Nature provides a rich harvest of free food in our fields, hedgerows and woodland. Here are some recipes.
A study by the University of East Anglia has found that hungry bumblebees travel more than a mile to find food.
Controversial plans have been approved for hundreds of new homes to be built on a wildlife haven in Essex.
The Environment Agency is warning that the drought gripping our region could kill off many species of wildlife, such as dragonflies and water voles.
It's warning that the lack of rain will mean some of our streams, ponds and shallow lakes are likely to dry up. The past twelve months have been the driest on record for the east, with a hosepipe ban coming into force next month.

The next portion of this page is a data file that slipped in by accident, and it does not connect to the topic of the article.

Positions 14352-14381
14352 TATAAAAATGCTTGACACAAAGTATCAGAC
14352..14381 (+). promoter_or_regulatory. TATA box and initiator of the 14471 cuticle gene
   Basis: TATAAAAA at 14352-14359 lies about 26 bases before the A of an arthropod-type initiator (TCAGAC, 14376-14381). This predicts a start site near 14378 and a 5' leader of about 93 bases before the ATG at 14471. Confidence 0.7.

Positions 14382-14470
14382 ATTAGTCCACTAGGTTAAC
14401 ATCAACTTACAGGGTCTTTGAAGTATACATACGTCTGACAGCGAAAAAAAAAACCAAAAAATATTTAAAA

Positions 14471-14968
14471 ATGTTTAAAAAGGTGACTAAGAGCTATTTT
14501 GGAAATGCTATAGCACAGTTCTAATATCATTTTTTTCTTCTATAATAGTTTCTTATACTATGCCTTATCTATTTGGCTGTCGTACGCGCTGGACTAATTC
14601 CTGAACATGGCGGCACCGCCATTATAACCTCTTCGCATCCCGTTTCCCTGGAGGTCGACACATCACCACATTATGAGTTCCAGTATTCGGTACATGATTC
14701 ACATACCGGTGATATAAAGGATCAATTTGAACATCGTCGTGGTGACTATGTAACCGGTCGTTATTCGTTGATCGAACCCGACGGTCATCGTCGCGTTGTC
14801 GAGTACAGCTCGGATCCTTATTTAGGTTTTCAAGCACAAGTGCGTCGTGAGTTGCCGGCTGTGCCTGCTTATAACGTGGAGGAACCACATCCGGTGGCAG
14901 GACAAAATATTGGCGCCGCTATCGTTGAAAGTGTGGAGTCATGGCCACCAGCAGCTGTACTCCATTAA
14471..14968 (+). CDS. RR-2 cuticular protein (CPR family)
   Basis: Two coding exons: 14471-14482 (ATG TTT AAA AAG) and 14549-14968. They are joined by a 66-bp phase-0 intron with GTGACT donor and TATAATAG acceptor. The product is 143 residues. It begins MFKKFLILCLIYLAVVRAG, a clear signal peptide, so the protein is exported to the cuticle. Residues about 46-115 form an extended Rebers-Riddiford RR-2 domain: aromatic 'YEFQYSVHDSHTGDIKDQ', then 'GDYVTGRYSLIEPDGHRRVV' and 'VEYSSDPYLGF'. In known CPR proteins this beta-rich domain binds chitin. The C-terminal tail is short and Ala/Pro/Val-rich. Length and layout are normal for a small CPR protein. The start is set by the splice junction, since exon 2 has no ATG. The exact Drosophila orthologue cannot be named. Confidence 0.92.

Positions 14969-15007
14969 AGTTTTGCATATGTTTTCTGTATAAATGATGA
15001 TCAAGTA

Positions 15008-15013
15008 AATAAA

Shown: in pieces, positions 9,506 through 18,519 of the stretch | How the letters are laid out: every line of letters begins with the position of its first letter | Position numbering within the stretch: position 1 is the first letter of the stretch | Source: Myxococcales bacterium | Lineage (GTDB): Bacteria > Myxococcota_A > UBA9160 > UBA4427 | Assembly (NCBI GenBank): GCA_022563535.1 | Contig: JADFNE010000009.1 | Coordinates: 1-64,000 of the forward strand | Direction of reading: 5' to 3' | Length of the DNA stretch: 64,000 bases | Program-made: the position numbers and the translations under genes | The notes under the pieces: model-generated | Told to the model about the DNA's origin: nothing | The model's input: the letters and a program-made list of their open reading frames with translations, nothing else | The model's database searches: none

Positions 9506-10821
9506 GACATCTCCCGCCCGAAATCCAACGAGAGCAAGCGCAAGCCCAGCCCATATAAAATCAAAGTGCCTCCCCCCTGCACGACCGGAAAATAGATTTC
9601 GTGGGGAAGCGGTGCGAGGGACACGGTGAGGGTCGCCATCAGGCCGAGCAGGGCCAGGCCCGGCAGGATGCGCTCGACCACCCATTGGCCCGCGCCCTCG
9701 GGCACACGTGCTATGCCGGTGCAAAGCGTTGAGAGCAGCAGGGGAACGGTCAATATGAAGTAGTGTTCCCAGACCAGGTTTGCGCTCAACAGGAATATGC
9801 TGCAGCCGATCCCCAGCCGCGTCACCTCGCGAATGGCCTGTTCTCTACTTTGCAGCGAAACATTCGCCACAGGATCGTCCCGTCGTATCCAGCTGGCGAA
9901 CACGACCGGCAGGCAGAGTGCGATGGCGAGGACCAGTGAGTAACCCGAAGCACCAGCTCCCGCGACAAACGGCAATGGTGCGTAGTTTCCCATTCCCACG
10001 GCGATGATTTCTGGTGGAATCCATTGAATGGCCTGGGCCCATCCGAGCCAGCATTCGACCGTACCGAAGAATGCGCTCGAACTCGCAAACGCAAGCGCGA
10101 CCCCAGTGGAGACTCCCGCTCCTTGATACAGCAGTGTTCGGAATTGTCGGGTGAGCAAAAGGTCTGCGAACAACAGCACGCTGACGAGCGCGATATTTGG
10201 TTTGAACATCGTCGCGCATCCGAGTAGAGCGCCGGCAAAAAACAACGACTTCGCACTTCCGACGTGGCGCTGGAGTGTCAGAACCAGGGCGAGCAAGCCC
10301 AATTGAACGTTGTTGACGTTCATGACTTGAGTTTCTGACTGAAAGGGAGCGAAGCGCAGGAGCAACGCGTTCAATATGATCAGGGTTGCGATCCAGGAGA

New measures are being taken to prevent further damage to the banks of the River Stour.
Barriers are being installed to stop vehicleschurning up saltmarsh and mudflats which provide a valuable habitat to local wildlife.
The land's a Site of Special Scientific Interest and a Special Protection Area.
The banks are home to birds such as black-tailed godwits, brent geese and shelduck which use the area for feeding and roosting.
The Stour and Orwell Estuaries Management Group has developed the initiative with the support of organisations including Natural England, RSPB, and Essex County Council.
Up to now, vehicles and boats have been able to gain access to the area to launch boats - even though there is no legal launch point at the site.
The barriers will cost £4,000 with funding coming from the AONB’s sustainable development fund and The Crown Estate.